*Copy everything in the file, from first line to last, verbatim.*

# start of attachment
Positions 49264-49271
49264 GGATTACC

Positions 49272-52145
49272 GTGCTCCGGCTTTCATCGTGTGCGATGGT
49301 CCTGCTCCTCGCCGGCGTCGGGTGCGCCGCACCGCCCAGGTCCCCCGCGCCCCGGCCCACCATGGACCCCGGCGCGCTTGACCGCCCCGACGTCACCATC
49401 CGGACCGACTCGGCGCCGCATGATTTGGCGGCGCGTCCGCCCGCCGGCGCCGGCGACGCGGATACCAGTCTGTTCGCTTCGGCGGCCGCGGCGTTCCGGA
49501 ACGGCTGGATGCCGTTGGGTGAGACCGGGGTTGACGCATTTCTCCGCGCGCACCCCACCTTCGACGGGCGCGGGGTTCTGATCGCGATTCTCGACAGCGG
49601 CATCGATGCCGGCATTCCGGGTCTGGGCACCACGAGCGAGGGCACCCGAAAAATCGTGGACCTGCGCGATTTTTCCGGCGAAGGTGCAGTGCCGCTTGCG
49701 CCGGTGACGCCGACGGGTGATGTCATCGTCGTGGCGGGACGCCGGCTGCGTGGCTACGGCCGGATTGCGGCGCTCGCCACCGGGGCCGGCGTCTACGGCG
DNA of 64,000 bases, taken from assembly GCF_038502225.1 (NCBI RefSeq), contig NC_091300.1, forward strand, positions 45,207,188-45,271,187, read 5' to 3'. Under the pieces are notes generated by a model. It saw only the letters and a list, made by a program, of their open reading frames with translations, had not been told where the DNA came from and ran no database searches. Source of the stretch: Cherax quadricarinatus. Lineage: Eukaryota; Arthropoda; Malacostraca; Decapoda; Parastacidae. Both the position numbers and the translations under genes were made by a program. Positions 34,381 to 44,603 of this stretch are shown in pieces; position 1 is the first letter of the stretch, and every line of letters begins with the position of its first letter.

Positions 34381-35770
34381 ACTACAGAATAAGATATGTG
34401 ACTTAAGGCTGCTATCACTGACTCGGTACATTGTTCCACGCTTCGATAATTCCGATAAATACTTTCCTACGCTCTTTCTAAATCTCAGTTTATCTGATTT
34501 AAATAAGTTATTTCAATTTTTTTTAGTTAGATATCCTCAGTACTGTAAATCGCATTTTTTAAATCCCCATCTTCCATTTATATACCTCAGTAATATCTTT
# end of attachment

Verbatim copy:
Positions 49264-49271
49264 GGATTACC

Positions 49272-52145
49272 GTGCTCCGGCTTTCATCGTGTGCGATGGT
49301 CCTGCTCCTCGCCGGCGTCGGGTGCGCCGCACCGCCCAGGTCCCCCGCGCCCCGGCCCACCATGGACCCCGGCGCGCTTGACCGCCCCGACGTCACCATC
49401 CGGACCGACTCGGCGCCGCATGATTTGGCGGCGCGTCCGCCCGCCGGCGCCGGCGACGCGGATACCAGTCTGTTCGCTTCGGCGGCCGCGGCGTTCCGGA
49501 ACGGCTGGATGCCGTTGGGTGAGACCGGGGTTGACGCATTTCTCCGCGCGCACCCCACCTTCGACGGGCGCGGGGTTCTGATCGCGATTCTCGACAGCGG
49601 CATCGATGCCGGCATTCCGGGTCTGGGCACCACGAGCGAGGGCACCCGAAAAATCGTGGACCTGCGCGATTTTTCCGGCGAAGGTGCAGTGCCGCTTGCG
49701 CCGGTGACGCCGACGGGTGATGTCATCGTCGTGGCGGGACGCCGGCTGCGTGGCTACGGCCGGATTGCGGCGCTCGCCACCGGGGCCGGCGTCTACGGCG
DNA of 64,000 bases, taken from assembly GCF_038502225.1 (NCBI RefSeq), contig NC_091300.1, forward strand, positions 45,207,188-45,271,187, read 5' to 3'. Under the pieces are notes generated by a model. It saw only the letters and a list, made by a program, of their open reading frames with translations, had not been told where the DNA came from and ran no database searches. Source of the stretch: Cherax quadricarinatus. Lineage: Eukaryota; Arthropoda; Malacostraca; Decapoda; Parastacidae. Both the position numbers and the translations under genes were made by a program. Positions 34,381 to 44,603 of this stretch are shown in pieces; position 1 is the first letter of the stretch, and every line of letters begins with the position of its first letter.

Positions 34381-35770
34381 ACTACAGAATAAGATATGTG
34401 ACTTAAGGCTGCTATCACTGACTCGGTACATTGTTCCACGCTTCGATAATTCCGATAAATACTTTCCTACGCTCTTTCTAAATCTCAGTTTATCTGATTT
34501 AAATAAGTTATTTCAATTTTTTTTAGTTAGATATCCTCAGTACTGTAAATCGCATTTTTTAAATCCCCATCTTCCATTTATATACCTCAGTAATATCTTT